Les Jones, Marketing Director at Practice Plan, shares the key to all communications – SIMPLICITY!
Consider these two questions…
- Would you care to partake in a receptacle (made of china) of hot beverage made from plant leaves imported from India which have been slowly infused into recently boiled water and combined with a small amount of fresh cow’s milk?
- Would you like a cup of tea?
Clearly, the first question is ridiculous; we would never think of communicating that way. Yet, when it comes to marketing or promotional materials, this is exactly what many dental practices do. They cram too much detail into too small a space using a cornucopia of different typefaces and colours… and then expect their audience to ‘get it’.
Consumers today are bombarded by hundreds of marketing messages every day and, as a result, they are making their decisions based on smaller and smaller chunks of information – known as ‘thin slicing’. You will have personally experienced this if you’ve recently thrown away some direct mail letters without even opening the envelopes. How long did you give them before you made up your mind they were for the bin? If you fit the norm, it will have been less than a second.
Of course, when practices put their brochures and websites together, the intention is always good – to provide relevant and useful information to the reader. It’s the delivery that often fails. The key is to understand what the priority messages are and what other information could be provided at a later stage. The principle of ‘less is more’ should be the approach here – successful communication is as much about what you leave out as it is about what you put in.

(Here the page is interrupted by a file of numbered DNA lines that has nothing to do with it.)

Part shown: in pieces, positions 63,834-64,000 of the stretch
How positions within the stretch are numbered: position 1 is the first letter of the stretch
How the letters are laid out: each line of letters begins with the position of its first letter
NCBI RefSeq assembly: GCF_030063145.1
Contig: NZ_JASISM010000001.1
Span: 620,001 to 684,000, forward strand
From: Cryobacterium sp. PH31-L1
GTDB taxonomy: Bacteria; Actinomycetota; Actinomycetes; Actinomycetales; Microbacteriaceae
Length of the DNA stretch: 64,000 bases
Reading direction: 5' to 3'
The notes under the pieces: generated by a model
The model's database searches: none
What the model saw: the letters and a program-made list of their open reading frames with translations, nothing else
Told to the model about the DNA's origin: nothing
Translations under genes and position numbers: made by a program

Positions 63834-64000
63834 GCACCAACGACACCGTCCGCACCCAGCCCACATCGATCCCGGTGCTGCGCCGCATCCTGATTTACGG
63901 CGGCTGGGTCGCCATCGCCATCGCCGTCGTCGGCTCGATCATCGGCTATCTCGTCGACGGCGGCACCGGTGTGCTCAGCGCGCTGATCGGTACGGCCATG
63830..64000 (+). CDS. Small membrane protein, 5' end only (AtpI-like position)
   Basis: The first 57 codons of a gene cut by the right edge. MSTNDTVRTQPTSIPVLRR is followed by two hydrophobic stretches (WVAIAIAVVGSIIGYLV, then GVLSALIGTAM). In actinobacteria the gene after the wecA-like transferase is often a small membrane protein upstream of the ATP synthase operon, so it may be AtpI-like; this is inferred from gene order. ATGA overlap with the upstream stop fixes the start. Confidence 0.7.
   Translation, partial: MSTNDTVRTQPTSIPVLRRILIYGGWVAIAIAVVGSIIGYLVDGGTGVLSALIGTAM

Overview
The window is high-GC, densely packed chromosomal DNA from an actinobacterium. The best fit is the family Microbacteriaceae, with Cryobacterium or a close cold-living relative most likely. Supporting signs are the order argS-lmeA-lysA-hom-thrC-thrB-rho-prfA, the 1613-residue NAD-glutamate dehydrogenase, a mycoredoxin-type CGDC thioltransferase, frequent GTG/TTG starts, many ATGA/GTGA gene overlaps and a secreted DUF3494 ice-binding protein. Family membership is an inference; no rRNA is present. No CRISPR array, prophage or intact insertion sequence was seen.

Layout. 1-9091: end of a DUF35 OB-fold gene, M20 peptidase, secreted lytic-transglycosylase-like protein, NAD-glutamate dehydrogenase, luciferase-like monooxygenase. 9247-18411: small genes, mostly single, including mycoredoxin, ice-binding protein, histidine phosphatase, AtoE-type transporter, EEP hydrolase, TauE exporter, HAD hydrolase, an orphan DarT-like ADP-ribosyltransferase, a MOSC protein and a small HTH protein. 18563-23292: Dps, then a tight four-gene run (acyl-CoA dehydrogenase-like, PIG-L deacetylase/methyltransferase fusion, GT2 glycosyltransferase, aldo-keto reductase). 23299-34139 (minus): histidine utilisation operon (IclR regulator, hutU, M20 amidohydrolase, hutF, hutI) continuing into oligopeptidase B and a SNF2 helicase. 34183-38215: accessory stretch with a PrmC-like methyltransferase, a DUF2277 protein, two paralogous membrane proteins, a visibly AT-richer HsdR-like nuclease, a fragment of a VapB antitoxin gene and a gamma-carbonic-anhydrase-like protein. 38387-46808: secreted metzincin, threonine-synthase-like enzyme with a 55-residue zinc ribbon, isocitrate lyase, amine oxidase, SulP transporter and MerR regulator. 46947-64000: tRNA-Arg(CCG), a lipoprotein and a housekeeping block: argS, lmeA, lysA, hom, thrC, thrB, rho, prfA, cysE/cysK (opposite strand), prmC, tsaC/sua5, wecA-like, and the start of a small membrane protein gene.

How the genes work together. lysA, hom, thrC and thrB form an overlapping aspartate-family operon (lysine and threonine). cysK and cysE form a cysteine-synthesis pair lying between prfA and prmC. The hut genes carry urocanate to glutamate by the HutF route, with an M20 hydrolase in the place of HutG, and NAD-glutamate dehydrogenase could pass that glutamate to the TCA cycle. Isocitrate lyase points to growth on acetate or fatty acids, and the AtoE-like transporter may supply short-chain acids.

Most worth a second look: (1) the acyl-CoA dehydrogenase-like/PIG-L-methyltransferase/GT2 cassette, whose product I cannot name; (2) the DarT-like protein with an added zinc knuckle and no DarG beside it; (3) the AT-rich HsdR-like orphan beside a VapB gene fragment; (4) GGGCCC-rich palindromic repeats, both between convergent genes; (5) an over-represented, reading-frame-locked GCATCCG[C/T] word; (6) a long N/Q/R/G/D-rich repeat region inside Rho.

The challenge for every practice is to ‘speak the language of the receiver’ – that means developing an understanding of what is important to your customers, what criteria they will make their decision on and what style of language they are most likely to respond to. Once you’ve nailed that, concentrate on delivering these messages in a clear, uncluttered and unambiguous way.
In other words… avoid the NOISE! Just like it’s difficult to talk and listen when there’s lots of extraneous noise, so it is with print and web communications – if there’s too much visual noise the big messages get lost.
As an example, take a look at the home pages for Google and Yahoo! – both are search engines. Of course, they provide much more, but it was Google that realised early on that the vast majority of visitors to their site want to ‘search’ for something – so they took everything else off the page and just left that function. You can do the same thing on Yahoo! – but just look how much visual noise gets in your way. Which site do you use…?
So, take some time to really hone in on the key messages you want to communicate and don’t be tempted to throw the kitchen sink into your marketing materials. Customers have very short attention spans and if you’re taking too long to get to the point… they’re gone.